• To use a specific IdP, change the entityID setting in the <SSO> element to match the value in that IdP's metadata.

    • To use a discovery service (e.g. our EDS), remove the entityID setting in the <SSO> element, and set the discoveryProtocol and discoveryURL settings appropriately.

    • While you can determine the IdP based on some property of the resource URL, this is generally a bad idea because even if your application is siloed to one organization at a time, that organization may choose to operate more than one IdP, and you should accomodate that by using a discovery mechanism of some kind.

  • The <CredentialResolver> element's content must point to the key and certificate pair(s) to use for decryption and signing (authenticating the SP to other systems). By default it matches the filenames used for the keypairs generated by the installation process.

  • Typically, each federation, or IdP partner if you're dealing with sites directly, will supply you with metadata describing itself. One <MetadataProvider> element needs to be added for every metadata source you'd like to point to, or you can combine them in one file yourself. Directly relying on remote sources of metadata from individual IdPs tends to be a risky and ill-advised idea and Shibboleth is geared around the use of a third party trust model whereby metadata for many IdPs is acquired at one time from a trusted source.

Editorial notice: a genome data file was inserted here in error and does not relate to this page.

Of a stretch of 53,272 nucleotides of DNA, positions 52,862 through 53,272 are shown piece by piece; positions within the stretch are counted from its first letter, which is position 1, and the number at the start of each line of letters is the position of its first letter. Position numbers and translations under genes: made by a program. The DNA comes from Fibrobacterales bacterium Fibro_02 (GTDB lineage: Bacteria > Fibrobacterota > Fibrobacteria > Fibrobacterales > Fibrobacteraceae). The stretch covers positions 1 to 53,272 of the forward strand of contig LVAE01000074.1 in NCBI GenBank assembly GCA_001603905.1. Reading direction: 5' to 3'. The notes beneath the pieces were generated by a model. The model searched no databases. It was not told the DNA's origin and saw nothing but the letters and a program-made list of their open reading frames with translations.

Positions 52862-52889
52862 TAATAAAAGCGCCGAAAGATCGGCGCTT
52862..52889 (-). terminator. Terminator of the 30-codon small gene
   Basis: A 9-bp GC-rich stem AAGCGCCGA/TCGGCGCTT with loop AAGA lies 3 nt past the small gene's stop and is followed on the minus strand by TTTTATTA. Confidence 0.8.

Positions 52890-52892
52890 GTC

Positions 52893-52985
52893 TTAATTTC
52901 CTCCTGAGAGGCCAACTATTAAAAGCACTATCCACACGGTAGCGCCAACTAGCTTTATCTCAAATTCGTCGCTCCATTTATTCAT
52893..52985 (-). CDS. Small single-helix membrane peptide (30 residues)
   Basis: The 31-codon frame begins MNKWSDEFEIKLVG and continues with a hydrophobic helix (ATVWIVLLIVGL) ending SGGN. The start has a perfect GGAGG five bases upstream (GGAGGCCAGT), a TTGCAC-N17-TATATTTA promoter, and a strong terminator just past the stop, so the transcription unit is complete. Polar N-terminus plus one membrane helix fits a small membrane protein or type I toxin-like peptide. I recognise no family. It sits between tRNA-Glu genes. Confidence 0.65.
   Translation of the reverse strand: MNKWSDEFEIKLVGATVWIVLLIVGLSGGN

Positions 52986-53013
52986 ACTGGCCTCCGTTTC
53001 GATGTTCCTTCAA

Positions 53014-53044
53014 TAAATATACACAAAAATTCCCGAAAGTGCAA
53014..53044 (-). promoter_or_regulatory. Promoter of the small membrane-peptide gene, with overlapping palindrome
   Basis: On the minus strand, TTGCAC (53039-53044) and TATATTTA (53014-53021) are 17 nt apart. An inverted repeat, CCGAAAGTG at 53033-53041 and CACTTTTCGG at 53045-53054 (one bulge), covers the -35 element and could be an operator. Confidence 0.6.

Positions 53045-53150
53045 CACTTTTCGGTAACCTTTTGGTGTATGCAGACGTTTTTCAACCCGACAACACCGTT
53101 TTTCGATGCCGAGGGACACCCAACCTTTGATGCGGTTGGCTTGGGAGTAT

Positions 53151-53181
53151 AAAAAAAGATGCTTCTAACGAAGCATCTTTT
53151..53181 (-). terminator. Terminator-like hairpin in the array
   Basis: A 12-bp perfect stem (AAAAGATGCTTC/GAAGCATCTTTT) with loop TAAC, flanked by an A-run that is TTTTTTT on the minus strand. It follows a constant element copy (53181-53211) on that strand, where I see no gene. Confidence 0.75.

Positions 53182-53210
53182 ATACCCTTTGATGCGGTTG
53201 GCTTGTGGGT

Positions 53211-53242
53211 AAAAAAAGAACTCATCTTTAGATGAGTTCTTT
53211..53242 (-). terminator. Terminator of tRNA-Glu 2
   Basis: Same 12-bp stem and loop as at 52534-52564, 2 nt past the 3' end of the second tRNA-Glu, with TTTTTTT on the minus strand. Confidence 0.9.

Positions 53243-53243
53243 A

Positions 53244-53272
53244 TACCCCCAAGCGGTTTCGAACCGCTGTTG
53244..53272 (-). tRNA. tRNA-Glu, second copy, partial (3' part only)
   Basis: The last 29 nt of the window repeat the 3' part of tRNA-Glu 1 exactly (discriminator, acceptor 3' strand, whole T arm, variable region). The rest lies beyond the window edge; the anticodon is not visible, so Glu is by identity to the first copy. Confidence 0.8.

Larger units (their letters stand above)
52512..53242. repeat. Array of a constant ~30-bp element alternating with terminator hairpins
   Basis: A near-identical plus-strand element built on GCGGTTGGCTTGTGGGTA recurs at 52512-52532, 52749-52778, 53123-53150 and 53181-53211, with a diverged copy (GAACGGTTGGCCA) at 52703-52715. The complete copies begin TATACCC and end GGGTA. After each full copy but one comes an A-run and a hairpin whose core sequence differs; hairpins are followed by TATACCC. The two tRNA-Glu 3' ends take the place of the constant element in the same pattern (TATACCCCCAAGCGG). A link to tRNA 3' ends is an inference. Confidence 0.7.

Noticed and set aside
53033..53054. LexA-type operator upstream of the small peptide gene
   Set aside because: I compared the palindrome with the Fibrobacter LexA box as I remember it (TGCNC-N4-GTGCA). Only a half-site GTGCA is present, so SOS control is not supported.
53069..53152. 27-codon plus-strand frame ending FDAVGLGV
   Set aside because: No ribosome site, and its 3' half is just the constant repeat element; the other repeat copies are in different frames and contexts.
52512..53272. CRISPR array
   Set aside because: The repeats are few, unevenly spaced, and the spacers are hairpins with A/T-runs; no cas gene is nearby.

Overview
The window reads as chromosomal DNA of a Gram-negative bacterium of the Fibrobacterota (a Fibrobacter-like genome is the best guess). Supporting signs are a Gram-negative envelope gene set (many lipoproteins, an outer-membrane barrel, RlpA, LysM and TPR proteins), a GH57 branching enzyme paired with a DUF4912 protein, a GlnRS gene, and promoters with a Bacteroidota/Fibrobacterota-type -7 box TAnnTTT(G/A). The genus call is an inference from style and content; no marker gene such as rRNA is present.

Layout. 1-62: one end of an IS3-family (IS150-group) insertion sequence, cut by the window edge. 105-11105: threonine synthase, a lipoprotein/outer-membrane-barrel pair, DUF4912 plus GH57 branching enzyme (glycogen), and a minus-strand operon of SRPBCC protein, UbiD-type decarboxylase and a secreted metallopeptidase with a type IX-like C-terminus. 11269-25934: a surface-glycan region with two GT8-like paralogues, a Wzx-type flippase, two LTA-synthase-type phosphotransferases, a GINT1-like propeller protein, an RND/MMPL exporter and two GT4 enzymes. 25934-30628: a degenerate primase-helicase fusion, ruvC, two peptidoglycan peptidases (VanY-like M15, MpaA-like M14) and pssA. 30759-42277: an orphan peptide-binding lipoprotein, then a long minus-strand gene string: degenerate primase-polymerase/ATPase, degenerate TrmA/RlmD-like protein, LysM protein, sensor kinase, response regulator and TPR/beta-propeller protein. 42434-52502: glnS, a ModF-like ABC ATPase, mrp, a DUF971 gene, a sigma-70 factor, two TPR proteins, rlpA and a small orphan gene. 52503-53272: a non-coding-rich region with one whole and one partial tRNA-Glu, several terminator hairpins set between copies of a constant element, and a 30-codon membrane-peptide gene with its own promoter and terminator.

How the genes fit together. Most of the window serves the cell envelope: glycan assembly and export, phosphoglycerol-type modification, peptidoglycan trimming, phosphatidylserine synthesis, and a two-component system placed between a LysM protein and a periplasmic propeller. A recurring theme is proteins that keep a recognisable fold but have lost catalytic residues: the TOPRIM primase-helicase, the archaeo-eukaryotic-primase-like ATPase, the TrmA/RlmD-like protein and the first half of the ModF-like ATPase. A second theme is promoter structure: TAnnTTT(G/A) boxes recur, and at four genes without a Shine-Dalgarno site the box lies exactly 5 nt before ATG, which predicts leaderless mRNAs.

• REMOTE_USER is a special server variable used to pass the primary identifier of a browser user. An attribute ID defined in the attribute-map.xml file can be designated as the source for REMOTE_USER. Multiple attributes may be listed in order of precedence.



Most of these are optional, with the exception of the entityID setting.












If present, this must be set to the actual string "default"




Required, this is the SP's entityID, the SAML identifier that uniquely names an SP. IdPs do not have visibility into any internal application boundaries of an SP deployment. Any external distinctions must be noted by assigning a different entityID, which can be done on a content-specific basis via the entityIDSelf content setting.




References a policy defined via a <SecurityPolicies> element. When omitted, the default policy is assumed.




When true, the SP will refuse to decrypt assertions that are unprotected by a signature or an authenticated transport (e.g., back-channel TLS) unless the data is encrypted with a special type of algorithm that includes built-in integrity protection to prevent chosen ciphertext attacks. At the present time, this will generally block use of encryption unless signed responses are enabled by an IdP.